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Stephen King has written many books and has become royalty amongst authors. Many of his stories have gone on to become time stopping tales on the big screen, like IT, and even a Netflix series called The Mist. Having already been adapted into a movie, The Mist came with the promise of something great.

However, it does not deliver.

Netflix’s The Mist follows the inhabitants of a small town as a mysterious, thick fog rolls in. The town addresses it with curiosity until it starts producing their greatest fears. This soon leads to the death of many town folk.

A town facing an isolated epidemic or event has been known to work in previous series and other entertainment. Having a small town allows for limited characters and, in some cases, an odd civilisation that can be almost unaffected by the outside world. We see this in Stranger Things, Wynonna Earp, or even the comic book title: Revival. The Mist utilises this small town setting and fills the predictable roles of Police Man, Quarter Back, Hero, and Edgy Woman. But none of these characters have been developed in a relatable way.

The most interesting character in the mix is Mia Lambert. Her character fits into the role of Edgy Woman due to her addiction and anger issues, and her battle with detoxing definitely made for something different. However, it reached the point where it seemed her character was screaming in agony every second episode when focussing on her withdrawal from drugs.

Kevin Copeland is the Hero of the series. The golden dad, the loving husband, he is the man that the audience should want to follow through these tremendous trials. But the character was subpar, with his transition from pacifist to aggressor being too predictable. His was the story that The Walking Dead have chipped at for several seasons, one that had Rick Grimes pushing the lines his morality to the point where the audience is on the emotional journey with him. You want your audience to look back and think ‘how did this Hero end up here?’ while agreeing with every choice the hero makes along the way. Kevin’s journey holds none of this which leaves the audience rolling their eyes as he destroys one of his town’s safe havens.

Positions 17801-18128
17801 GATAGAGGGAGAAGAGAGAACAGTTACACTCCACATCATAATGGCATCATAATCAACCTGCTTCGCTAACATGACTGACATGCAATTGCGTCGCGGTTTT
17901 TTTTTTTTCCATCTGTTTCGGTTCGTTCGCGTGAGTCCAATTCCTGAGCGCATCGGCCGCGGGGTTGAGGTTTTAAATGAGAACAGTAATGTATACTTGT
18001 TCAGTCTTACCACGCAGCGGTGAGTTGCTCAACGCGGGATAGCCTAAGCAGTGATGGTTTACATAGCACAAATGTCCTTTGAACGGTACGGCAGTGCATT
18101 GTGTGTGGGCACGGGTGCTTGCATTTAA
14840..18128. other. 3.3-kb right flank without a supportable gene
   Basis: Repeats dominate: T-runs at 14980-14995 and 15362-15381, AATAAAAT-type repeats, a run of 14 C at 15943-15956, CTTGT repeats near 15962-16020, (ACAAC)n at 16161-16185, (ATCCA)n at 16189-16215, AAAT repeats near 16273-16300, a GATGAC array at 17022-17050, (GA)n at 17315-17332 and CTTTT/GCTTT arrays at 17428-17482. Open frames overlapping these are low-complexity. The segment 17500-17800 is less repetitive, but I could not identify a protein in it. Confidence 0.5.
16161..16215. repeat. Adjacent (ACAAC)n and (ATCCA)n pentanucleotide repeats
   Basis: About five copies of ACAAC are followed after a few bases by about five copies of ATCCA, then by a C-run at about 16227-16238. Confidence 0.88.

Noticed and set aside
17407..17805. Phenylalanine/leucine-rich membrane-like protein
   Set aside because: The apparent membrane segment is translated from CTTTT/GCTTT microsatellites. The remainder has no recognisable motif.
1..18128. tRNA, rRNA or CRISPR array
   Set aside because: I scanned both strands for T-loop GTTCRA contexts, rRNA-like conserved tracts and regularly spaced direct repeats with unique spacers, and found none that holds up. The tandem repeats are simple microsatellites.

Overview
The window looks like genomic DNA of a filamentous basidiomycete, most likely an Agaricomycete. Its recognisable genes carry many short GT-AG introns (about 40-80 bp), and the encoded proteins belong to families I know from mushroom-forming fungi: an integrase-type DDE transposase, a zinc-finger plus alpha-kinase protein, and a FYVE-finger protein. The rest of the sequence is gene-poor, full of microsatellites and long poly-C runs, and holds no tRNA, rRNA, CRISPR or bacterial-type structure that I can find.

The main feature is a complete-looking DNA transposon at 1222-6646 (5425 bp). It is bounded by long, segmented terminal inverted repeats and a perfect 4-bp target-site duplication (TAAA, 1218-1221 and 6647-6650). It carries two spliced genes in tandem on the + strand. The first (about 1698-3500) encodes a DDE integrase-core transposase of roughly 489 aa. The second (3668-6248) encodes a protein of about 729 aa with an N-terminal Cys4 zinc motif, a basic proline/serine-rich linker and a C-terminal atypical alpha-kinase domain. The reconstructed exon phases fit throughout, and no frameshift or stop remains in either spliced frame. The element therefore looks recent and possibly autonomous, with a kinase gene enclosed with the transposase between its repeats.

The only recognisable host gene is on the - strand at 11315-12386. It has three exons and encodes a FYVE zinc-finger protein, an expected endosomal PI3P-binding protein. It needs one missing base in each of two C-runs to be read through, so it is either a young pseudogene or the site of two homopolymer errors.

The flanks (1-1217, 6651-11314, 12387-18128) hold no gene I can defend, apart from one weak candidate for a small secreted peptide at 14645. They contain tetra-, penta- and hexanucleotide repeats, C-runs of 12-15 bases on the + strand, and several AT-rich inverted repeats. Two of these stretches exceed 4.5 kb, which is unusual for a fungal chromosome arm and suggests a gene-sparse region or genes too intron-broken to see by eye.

The Quarter Back character for this series is Jay Heisel who in the pilot episode is accused of raping Kevin’s daughter, Alex. Now, it’s set up from the get go that Jay was framed. However, this doesn’t diminish how wrong one of the earlier scenes between him and Alex are.

When the mist rolls in, Jay finds himself safe in the local shopping centre with a crowd of people. This includes Alex. Having been falsely accused, Jay thinks it would be a grand idea to corner Alex and demand she hold his hand to prove he is harmless. What’s more, I could swear the creators were trying to portray this scene as romantic.

Whether or not Jay was guilty, Alex had gone through a traumatic experience. She was terrified and still healing, and someone thought it would be romantic for him to proclaim his innocence by cornering her? The intention of romanticism created what would potentially be the creepiest scene I have ever watched.

Connor Heisel is the town sheriff who finds himself drawn into another’s newfound religion. Supernatural events like a fear inducing mist would certainly raise questions of religion, but my goodness did The Mist slap its audience across the face with it. For the majority of the season, Connor waits out the mist in the town church. There are few other people, and they include the priest and Nathalie, the newfound religious extremist. The story between these two does lead to an interesting point of tension, but what follows is an intense amount of commitment from Connor to Nathalia.

The story that unfolds, and a lot of what came before the point of tension, has very little thought. And it does get tiring when the church becomes the villain with very trivial reasons.

And that’s the truest fault of the series: a lot of creative choices are made trivially. They have little substance, and give the reader nothing to consider. Each choice or action these characters make are easily agreeable or completely stupid. With a situation such as the mist, where questions of religion, drug addiction, and rape are raised, there should be so much more layers of thought.

The Mist does end with the possibility of a second season, but I have little hope for its future. On paper, a town battling its fears and forced into a Lord of the Flies situation should make for something intriguing. However, Netlix’s The Mist falls short on too many notions for a second season to be warranted.

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Review: The Mist
The Mist is a series that had potential, but it left Britt missing the character development behind Rick Grimes.
Score
2.0Overall Score

About The Author

Brittany Howarth

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